Monthly Archives: January 2015

War Office Security Pass

Tonight we are looking at one of the most precious items in my collection, if I had to sell all the rest, this is the one piece I would hang on to. This little security pass was issued to my grandmother when she started working at the Army Pay Office in Ilfracombe in 1943. My grandmother, Joan Alice Hallett (neé Smith) was evacuated from London in 1939 and after being moved to a number of towns ended up in Ilfracombe, a seaside town in the south-west of England. When she left school in 1943 she stayed on in the town as her sisters were with her and younger then she was. She got a job as a secretary in the army pay office in the town and was issued with this security pass which gave her access to what was a restricted building:

SKMBT_C36415012608170_0001bThe pass is made of buff card, with a green cross on both sides. This green cross seems to be a typical feature of all security documents of the period. My grandmother tells me that, aged 14, she found all the soldiers, who were several years older than her, seemed very grown up and sophisticated. It was only years later when she saw young men of 18 in uniform that she realised how young they actually were. Inside the pass are her details, and the stamps of the regimental pay office in Ilfracombe, along with the date the pass was valid from , 3rd August 1943:

SKMBT_C36415012608171_0001aApparently the pay office was set up in a requisitioned hotel on the sea front and this seems typical of seaside towns in wartime. With the tourist trade gone, large buildings stood empty and ripe for taking over by the military. On the back of the pass can be seen a series of dates and the signature of what is presumably the Pay Office senior officer, endorsing the security pass for use beyond the initial month of issue:SKMBT_C36415012608180_0001As can be seen the pass extended beyond the end of the war and into June 1946, presumably she left the position after this date. My grandmother held onto this little pass for over fifty years, and finally gave it to me around 15 years ago. I mentioned to her recently that I still had it which seemed to surprise her as she didn’t realise how precious it was to me. These items of personal ephemera are always the nicest items to own as they have a direct, familial attachment and hopefully I will be able to pass this on to one of my grandchildren in the years to come.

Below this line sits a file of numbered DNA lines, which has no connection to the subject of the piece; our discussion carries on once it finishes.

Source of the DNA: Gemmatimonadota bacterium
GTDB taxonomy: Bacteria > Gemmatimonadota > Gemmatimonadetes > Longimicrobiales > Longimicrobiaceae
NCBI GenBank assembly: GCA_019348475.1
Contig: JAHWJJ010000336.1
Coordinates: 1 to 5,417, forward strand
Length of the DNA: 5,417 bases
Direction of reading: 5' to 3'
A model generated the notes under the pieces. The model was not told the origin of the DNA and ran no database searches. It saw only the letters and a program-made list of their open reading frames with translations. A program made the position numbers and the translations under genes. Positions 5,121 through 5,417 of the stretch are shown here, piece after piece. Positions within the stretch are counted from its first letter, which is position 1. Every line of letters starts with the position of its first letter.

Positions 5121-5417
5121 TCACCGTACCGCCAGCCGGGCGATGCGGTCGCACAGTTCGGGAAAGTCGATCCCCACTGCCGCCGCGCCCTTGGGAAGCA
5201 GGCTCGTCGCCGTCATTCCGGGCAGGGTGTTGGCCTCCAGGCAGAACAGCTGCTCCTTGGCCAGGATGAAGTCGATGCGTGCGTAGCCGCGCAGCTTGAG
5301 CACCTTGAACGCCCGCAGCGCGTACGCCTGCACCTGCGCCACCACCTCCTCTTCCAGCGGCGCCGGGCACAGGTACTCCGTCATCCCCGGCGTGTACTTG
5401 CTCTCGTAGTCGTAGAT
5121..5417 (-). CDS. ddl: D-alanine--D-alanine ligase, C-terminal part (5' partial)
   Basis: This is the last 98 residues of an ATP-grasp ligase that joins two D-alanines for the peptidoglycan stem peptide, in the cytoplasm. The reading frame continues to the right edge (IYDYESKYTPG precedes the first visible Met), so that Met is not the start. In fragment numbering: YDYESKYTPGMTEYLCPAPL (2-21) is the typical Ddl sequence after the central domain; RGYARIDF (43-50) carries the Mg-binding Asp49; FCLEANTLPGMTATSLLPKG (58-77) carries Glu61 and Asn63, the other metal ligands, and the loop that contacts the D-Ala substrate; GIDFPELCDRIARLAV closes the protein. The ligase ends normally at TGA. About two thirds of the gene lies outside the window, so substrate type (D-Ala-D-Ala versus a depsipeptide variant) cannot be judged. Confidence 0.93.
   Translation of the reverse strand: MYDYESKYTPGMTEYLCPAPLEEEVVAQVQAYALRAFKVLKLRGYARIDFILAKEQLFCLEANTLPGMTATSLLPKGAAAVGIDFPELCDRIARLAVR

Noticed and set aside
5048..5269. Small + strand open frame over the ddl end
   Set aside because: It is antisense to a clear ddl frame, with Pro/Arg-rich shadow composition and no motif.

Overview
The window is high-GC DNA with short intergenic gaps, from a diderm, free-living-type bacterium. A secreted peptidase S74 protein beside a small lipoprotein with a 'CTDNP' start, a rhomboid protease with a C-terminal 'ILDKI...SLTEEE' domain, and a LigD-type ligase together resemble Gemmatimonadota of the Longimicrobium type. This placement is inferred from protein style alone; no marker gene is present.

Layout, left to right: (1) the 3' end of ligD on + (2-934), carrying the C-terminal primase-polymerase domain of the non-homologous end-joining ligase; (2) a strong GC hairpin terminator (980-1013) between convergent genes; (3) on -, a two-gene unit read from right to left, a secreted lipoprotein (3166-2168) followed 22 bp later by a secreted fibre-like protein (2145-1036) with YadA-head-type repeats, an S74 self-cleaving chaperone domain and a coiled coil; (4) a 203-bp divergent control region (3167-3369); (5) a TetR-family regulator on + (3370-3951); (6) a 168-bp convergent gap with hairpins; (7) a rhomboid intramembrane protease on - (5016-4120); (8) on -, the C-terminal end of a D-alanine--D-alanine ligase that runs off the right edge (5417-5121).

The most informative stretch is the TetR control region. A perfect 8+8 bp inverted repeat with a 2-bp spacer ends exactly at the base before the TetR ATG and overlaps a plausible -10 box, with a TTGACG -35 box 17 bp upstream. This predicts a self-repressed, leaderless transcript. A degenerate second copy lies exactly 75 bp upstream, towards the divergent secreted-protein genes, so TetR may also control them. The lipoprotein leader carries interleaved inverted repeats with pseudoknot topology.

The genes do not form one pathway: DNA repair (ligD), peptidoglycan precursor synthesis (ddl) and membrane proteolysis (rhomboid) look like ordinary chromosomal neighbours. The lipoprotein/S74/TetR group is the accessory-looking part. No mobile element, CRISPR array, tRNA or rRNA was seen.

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RAF High Leggings

Tonight we are looking at a pair of RAF high webbing leggings. These were introduced in 1936 for use with the new RAF Service Dress and replaced the previous puttees that had been used since the RAF’s foundation in 1918. The leggings are made of blue grey webbing, and shaped to fit round the wearer’s calves:

FullSizeRender6They are secured by four interlocking cord loops, known as Dutch lacing:FullSizeRender3These are secured by a single webbing strap at the top:FullSizeRender1Which fastens through a single brass buckle:FullSizeRender2This pair are dated 1937 and 1938, and have are a size 3. They also have a stores number and the crown and AM mark of the Air Ministry: